NICE, the National Institute for Health and Care Excellence, is currently evaluating PDMonitor, a continuous monitoring system for people with Parkinson’s disease created by medical device company PD Neurotechnology, for use on the NHS.
The August 31 meeting of the NICE special committee is the first step towards establishing guidelines for - and ultimately driving clinical uptake of - these technologies, which include: the Personal KinetiGraph (PKG) movement recording system from Global Kinetics; the Kinesia 360, and KinesiaU from Great Lakes Neurotechnologies; the PDMonitor from PD Neurotechnology; and STAT-ON from Sense4Care. KinesiaU is pending CE marking, while the remaining four are already CE-marked.
Expanding patient review options
The assessment will evaluate whether such remote continuous monitoring devices are effective and reliable for monitoring motor symptoms, tremors, and sleep disturbance that could indicate if the patient is deteriorating or not. Assessing movement at night may also help identify sleep-related issues such as interrupted sleep which could be caused by symptoms returning when medications wear off or nocturia.
The data collected could potentially be used by clinicians to manage symptoms during, in between, and sometimes in place of, in-office review appointments, according to NICE.
These five technologies generally comprise a wearable (though the number of devices and place where they are worn would vary from one system to another) and associated software and management app. Only products capable of generating results with no input, or limited input, from the user have been included in this assessment, reports FirstWord HealthTech.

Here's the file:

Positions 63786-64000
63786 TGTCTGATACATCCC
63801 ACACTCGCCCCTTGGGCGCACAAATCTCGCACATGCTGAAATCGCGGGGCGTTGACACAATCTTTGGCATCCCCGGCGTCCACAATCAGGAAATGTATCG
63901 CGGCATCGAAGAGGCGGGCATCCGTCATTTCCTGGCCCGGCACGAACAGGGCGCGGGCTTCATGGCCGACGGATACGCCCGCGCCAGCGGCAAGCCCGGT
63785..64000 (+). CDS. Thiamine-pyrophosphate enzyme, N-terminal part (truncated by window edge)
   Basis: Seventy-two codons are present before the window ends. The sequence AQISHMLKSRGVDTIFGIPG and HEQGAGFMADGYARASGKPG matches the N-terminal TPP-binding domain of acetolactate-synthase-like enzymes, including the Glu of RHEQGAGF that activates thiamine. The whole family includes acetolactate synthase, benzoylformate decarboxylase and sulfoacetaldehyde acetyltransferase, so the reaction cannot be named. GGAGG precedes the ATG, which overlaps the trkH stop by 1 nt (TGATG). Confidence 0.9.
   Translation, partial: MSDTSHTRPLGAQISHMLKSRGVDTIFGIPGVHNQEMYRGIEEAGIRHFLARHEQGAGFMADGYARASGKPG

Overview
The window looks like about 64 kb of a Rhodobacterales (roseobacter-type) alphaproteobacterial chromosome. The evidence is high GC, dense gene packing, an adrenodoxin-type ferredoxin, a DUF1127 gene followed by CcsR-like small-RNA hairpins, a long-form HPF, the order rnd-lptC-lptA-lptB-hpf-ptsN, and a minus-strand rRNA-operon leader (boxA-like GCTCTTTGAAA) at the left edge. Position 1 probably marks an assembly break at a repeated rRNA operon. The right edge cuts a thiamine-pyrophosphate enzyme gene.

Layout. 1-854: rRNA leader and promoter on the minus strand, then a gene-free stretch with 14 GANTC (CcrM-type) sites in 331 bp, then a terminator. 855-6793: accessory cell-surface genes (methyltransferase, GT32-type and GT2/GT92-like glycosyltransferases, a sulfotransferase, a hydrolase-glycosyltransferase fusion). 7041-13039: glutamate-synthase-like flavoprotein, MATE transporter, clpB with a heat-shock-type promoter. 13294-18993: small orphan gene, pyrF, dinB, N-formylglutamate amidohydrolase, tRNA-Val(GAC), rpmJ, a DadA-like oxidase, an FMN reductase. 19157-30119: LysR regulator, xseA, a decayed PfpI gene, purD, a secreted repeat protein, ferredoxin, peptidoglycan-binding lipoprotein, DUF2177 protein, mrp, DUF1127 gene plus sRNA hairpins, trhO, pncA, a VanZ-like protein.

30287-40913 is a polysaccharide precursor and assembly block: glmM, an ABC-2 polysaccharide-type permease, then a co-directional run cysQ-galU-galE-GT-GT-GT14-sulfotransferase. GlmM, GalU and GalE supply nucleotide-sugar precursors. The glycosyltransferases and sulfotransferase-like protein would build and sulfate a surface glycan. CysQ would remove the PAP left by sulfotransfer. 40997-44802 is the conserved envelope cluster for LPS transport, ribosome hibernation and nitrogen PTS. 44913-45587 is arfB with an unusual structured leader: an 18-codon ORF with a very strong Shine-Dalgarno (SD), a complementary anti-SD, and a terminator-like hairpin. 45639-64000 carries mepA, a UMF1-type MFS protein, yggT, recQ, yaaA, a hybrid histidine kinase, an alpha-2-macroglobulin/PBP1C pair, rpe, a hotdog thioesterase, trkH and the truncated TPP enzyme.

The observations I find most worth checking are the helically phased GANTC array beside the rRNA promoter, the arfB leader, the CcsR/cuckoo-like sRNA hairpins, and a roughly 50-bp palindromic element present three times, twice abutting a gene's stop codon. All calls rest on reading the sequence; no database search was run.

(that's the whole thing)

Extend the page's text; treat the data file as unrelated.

“Parkinson’s is the world’s second most common neurodegenerative disease and a significant cause of disability. Patient's quality of life and disease progression strongly depend on the consistent, prompt staging of the disease and optimal timing as well as dosing of the prescribed therapy," said Professor Ray Chaudhuri, head of Parkinson's research at King's College Hospital, who has been piloting PDMonitor with private patients since March 2022.
“PDMonitor is supporting a paradigm shift in Parkinson’s care by improving the quality and timeliness of information physicians have to assess the disease. Monitoring patients at home, continuously while they conduct everyday activities, allows treatment decisions to be made more frequently and physicians to respond faster to changing symptoms. While you cannot reverse Parkinson’s, you can delay the deterioration of symptoms and possibly decrease the risk of falling. Optimizing care means the disease progresses slower in time and the therapeutic window is kept open.”